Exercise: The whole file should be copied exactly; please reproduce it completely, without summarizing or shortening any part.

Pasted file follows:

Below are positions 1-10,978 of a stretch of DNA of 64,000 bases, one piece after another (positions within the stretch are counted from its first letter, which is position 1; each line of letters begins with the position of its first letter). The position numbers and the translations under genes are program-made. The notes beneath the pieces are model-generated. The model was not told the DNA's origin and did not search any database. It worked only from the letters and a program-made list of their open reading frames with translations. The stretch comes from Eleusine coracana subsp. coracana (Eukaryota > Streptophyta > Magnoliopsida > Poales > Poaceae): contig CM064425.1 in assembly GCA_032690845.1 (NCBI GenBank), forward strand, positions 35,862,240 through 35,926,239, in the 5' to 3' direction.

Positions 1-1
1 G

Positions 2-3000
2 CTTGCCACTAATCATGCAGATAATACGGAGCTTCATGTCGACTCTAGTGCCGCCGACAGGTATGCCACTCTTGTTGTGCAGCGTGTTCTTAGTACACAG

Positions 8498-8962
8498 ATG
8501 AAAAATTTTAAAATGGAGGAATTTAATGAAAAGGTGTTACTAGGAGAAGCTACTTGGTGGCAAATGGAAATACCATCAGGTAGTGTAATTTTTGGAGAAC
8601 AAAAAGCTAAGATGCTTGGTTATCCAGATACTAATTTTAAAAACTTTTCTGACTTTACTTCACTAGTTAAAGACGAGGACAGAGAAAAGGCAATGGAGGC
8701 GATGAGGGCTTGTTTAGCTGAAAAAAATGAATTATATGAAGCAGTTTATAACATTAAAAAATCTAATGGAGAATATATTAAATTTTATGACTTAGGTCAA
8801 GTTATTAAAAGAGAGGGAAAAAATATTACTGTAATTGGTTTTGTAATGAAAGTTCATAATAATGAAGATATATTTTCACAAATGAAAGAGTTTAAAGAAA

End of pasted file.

Below are positions 1-10,978 of a stretch of DNA of 64,000 bases, one piece after another (positions within the stretch are counted from its first letter, which is position 1; each line of letters begins with the position of its first letter). The position numbers and the translations under genes are program-made. The notes beneath the pieces are model-generated. The model was not told the DNA's origin and did not search any database. It worked only from the letters and a program-made list of their open reading frames with translations. The stretch comes from Eleusine coracana subsp. coracana (Eukaryota > Streptophyta > Magnoliopsida > Poales > Poaceae): contig CM064425.1 in assembly GCA_032690845.1 (NCBI GenBank), forward strand, positions 35,862,240 through 35,926,239, in the 5' to 3' direction.

Positions 1-1
1 G

Positions 2-3000
2 CTTGCCACTAATCATGCAGATAATACGGAGCTTCATGTCGACTCTAGTGCCGCCGACAGGTATGCCACTCTTGTTGTGCAGCGTGTTCTTAGTACACAG

Positions 8498-8962
8498 ATG
8501 AAAAATTTTAAAATGGAGGAATTTAATGAAAAGGTGTTACTAGGAGAAGCTACTTGGTGGCAAATGGAAATACCATCAGGTAGTGTAATTTTTGGAGAAC
8601 AAAAAGCTAAGATGCTTGGTTATCCAGATACTAATTTTAAAAACTTTTCTGACTTTACTTCACTAGTTAAAGACGAGGACAGAGAAAAGGCAATGGAGGC
8701 GATGAGGGCTTGTTTAGCTGAAAAAAATGAATTATATGAAGCAGTTTATAACATTAAAAAATCTAATGGAGAATATATTAAATTTTATGACTTAGGTCAA
8801 GTTATTAAAAGAGAGGGAAAAAATATTACTGTAATTGGTTTTGTAATGAAAGTTCATAATAATGAAGATATATTTTCACAAATGAAAGAGTTTAAAGAAA